Summary – Day 1
Russia: Victory Day with two gold
After four years, world-class action has returned to the London Aquatics Centre as a series of fine diving and synchro events kicked off the European Aquatics Championships on Monday. The Russians held a Victory Day parade here as well, capturing both gold medals on offer on 9 May.
“What a pleasure to stand here, in this wonderful London Aquatics Centre. The vivid memories of the Olympic Games four years ago are still with us, but here we are once again for another fantastic championships in the British capital!” LEN President Paolo Barelli began his speech with these words at the opening ceremony, after Chairman of British Swimming, Maurice Watkins, welcomed everyone at the third European Championships held in Great Britain, after 1938 and 1993.
President Barelli, re-elected for another four years on the eve of the championships, also declared: “Here, in London, we will have even bigger media exposure and tremendous promotion for swimming, fair competition, healthy lifestyle. And last but not least, here, in London these European Championships will also inspire the young generations just as the Olympics did in 2012.”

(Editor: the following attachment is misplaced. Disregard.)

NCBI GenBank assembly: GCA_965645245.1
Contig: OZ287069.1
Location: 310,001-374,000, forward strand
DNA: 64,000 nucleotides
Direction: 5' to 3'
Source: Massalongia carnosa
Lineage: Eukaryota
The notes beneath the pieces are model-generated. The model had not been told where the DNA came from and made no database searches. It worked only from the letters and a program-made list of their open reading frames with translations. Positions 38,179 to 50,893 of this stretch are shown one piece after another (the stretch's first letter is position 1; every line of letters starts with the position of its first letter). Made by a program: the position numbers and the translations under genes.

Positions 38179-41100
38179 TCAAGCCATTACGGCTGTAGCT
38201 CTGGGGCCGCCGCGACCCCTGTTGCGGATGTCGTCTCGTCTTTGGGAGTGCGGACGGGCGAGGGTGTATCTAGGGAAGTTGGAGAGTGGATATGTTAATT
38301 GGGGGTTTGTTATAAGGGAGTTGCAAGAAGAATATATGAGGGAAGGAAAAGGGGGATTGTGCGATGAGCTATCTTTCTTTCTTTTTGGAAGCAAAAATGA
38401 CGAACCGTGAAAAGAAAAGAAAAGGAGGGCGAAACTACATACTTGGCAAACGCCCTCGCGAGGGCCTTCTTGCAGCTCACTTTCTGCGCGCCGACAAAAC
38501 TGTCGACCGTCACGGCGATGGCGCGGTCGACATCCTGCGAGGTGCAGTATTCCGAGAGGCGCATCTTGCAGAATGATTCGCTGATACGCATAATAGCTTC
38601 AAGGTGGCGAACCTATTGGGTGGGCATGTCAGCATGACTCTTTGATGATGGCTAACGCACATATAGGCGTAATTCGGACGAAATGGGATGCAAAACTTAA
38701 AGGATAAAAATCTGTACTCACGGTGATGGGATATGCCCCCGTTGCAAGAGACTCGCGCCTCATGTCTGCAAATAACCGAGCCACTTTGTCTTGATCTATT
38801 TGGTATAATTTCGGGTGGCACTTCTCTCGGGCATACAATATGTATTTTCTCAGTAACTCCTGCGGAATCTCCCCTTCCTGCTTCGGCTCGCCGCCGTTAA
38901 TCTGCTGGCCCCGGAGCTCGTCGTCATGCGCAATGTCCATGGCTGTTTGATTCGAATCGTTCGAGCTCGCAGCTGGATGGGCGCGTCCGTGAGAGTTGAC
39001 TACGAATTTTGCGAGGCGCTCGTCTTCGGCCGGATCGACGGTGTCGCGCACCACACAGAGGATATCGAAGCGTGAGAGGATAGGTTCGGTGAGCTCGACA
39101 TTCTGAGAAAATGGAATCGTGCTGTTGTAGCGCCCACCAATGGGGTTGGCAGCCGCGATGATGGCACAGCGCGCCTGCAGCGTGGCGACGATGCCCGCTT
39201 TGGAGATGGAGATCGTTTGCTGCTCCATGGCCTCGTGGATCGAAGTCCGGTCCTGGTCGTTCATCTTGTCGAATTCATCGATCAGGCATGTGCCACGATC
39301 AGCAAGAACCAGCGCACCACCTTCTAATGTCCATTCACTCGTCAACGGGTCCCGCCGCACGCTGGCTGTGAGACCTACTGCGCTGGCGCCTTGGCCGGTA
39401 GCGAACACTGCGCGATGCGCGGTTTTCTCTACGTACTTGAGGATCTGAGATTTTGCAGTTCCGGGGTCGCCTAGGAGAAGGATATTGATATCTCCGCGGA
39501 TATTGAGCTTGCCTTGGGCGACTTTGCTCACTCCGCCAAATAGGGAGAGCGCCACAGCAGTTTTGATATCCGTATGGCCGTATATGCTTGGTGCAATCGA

The ceremony was followed by the first final of the fortnight, the team technical event in synchro. As expected, world title-holders Russia clinched the gold with a convincing performance, ahead of their fiercest rivals, the Ukrainians. The Italians were also overjoyed after finishing third.
In diving, as usual, the team event started the competitions. Again, it went down to a duel between the Russians and the Ukrainians. Despite a rare penalty deduction at Iuliia Prokopchuk’s second dive, the Ukrainians seemed to have a chance to finish atop but Russia’s Viktor Minibaev came up with the dive of the evening on the very last attempt. A perfect mark of 10 flashed on the scoreboard and the 102.60 pointer won the title for the Russians, who celebrated their nation’s treasured Victory Day in style in London. The home fans also had something to cheer as Georgia Ward and Matthew Lee earned the first medal, a bronze, for the hosts.